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Editor's Correspondence
June 12, 2000

Magnetic Resonance Imaging in Primary Lymphoma of the Spleen

Author Affiliations

Copyright 2000 American Medical Association. All Rights Reserved. Applicable FARS/DFARS Restrictions Apply to Government Use.2000

Arch Intern Med. 2000;160(11):1706-1707. doi:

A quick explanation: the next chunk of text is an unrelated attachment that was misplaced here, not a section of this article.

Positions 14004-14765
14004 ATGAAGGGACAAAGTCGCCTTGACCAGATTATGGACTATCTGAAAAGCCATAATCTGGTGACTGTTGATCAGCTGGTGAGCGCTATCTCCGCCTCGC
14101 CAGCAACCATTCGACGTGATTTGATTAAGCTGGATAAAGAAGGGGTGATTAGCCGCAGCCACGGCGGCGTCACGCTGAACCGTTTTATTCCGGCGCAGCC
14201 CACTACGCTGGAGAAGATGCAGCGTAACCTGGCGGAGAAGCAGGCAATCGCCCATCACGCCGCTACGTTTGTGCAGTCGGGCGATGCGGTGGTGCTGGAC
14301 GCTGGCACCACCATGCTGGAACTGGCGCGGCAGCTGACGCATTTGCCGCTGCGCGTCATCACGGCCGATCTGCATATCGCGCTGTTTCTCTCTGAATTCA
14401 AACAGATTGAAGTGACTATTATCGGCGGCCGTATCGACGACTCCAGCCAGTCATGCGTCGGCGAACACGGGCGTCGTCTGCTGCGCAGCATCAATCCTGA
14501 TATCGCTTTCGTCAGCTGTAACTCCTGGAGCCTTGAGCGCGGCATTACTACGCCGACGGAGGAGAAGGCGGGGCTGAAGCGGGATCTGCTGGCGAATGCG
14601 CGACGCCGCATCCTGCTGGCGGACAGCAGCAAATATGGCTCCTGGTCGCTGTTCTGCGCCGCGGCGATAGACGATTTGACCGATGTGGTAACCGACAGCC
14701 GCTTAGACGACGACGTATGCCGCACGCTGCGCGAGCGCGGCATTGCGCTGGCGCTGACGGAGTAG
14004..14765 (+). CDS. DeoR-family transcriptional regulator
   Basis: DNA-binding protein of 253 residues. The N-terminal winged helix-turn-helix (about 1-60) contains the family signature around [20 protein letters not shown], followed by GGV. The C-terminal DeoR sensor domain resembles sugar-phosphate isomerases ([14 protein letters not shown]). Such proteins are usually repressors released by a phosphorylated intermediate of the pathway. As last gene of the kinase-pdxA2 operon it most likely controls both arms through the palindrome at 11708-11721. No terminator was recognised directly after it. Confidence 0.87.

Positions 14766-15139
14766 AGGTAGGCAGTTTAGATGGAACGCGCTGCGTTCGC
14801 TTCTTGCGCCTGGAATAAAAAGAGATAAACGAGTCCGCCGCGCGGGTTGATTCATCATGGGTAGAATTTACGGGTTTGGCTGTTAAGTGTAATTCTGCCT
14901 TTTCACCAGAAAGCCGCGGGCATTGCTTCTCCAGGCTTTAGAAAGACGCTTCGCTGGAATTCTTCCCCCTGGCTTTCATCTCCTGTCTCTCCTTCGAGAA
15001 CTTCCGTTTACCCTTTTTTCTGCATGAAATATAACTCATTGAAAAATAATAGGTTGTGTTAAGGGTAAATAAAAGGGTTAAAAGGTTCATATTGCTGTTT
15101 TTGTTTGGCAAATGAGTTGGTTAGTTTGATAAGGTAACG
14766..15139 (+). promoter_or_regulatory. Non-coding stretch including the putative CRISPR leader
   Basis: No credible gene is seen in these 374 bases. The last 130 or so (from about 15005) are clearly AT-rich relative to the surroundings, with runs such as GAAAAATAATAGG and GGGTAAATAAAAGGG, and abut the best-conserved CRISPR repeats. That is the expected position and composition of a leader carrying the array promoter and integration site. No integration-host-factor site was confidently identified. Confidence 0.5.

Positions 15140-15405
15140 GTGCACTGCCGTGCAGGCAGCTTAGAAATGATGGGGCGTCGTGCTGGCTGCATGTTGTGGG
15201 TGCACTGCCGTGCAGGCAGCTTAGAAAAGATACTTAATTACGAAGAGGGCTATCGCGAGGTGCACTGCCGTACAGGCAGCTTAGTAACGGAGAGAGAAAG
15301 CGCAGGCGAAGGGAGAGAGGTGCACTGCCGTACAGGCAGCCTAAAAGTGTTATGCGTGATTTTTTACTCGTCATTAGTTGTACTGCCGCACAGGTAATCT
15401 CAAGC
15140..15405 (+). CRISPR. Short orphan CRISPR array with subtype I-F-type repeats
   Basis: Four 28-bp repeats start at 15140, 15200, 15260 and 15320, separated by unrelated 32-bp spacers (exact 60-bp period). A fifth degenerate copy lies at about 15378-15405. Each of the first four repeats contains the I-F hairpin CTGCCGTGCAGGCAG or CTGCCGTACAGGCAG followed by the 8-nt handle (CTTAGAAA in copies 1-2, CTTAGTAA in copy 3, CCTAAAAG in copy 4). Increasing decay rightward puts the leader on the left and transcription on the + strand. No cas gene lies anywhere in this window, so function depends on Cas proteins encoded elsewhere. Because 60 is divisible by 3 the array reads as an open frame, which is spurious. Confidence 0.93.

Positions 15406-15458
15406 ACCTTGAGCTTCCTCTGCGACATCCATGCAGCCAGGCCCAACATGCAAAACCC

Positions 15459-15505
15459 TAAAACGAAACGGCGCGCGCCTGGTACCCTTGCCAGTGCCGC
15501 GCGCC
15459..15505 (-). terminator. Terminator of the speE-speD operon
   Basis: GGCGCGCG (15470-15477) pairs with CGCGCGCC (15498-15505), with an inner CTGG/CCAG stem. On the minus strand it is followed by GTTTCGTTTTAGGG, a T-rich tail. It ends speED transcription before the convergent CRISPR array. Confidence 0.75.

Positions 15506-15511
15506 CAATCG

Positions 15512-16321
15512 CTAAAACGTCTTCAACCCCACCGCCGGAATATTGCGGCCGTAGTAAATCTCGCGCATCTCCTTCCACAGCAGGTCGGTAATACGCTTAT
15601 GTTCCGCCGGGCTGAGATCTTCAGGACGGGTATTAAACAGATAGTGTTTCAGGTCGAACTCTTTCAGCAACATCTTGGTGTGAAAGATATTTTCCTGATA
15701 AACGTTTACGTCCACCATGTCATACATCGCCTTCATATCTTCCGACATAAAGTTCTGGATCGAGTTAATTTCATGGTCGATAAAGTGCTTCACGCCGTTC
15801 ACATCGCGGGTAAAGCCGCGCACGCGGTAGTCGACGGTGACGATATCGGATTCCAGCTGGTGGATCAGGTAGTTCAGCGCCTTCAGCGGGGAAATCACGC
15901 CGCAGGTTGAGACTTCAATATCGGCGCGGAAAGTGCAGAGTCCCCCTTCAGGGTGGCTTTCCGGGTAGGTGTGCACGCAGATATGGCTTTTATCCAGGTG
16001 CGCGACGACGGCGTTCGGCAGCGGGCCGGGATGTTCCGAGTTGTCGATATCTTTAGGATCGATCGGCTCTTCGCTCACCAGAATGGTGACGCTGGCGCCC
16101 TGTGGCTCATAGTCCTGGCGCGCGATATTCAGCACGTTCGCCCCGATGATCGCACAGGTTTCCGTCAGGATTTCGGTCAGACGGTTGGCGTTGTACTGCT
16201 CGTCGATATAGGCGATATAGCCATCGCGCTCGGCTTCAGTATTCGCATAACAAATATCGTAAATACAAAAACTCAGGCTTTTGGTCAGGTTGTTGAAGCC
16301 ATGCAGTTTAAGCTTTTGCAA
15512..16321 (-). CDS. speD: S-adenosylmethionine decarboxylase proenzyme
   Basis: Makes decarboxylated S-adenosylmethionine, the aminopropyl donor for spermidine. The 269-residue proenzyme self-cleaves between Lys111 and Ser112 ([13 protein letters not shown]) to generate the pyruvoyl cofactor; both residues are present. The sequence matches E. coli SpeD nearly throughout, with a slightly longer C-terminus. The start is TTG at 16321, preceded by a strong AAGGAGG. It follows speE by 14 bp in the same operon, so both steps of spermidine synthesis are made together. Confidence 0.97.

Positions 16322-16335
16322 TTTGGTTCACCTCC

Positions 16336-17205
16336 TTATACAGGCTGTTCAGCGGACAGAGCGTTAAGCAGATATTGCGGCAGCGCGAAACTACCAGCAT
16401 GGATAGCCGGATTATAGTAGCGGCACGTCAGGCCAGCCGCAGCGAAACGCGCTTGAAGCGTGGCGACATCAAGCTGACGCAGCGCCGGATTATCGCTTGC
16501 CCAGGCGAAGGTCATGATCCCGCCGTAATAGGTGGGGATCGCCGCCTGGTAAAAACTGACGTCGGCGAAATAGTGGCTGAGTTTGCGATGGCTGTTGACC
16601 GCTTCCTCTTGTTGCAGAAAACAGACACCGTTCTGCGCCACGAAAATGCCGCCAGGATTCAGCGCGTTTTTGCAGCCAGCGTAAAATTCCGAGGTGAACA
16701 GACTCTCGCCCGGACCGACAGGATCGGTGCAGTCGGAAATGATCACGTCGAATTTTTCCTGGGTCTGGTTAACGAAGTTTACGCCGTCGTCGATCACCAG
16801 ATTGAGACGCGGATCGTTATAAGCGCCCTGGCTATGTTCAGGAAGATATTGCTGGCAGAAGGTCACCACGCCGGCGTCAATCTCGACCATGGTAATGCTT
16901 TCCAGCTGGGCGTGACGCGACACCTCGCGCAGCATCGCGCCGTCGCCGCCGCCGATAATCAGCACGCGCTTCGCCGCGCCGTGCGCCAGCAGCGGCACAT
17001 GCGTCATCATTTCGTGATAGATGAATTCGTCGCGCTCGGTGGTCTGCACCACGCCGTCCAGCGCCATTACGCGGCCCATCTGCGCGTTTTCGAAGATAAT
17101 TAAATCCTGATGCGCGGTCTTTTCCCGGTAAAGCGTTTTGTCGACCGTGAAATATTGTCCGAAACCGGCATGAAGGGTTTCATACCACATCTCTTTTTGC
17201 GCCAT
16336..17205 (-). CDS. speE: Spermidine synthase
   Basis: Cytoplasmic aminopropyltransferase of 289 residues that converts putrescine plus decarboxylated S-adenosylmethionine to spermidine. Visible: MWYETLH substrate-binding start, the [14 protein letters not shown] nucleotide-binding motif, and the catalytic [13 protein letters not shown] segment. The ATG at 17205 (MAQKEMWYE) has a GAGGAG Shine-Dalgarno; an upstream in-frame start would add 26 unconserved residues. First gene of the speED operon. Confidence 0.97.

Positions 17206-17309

A 74-year-old woman presented with a 3-month history of progressive weakness, 5-kg weight loss, and pain in the right upper abdominal quadrant. On physical examination, there was splenomegaly without lymphadenopathy and no other remarkable findings. Laboratory tests revealed a hematocrit of 0.38, a white blood cell count of 5.5 × 109/L, a platelet count of 226 × 109/L, a lactate dehydrogenase level of 1468 U/L, an erythrocyte sedimentation rate of 71 mm/h, and a β2-microglobulin level of 4.6 mg/L (normal range, 0.8-2.1 mg/L). Ultrasonography and computed tomography (CT) of the abdomen demonstrated a solid, large splenic mass with lobulated margins without other abnormalities. Magnetic resonance imaging (MRI) showed a splenic mass 12 cm in diameter with isointensity relative to normal splenic parenchyma in T2-weighted sequences, with heterogeneous enhancement after injection of gadolinium (Figure 1). Magnetic resonance imaging also disclosed local invasion of diaphragmatic and pleural surfaces (Figure 1, B, arrow), which was not demonstrated on ultrasonograms or CT scans. The histopathologic diagnosis was diffuse large B cell lymphoma. The result of bone marrow biopsy was normal.

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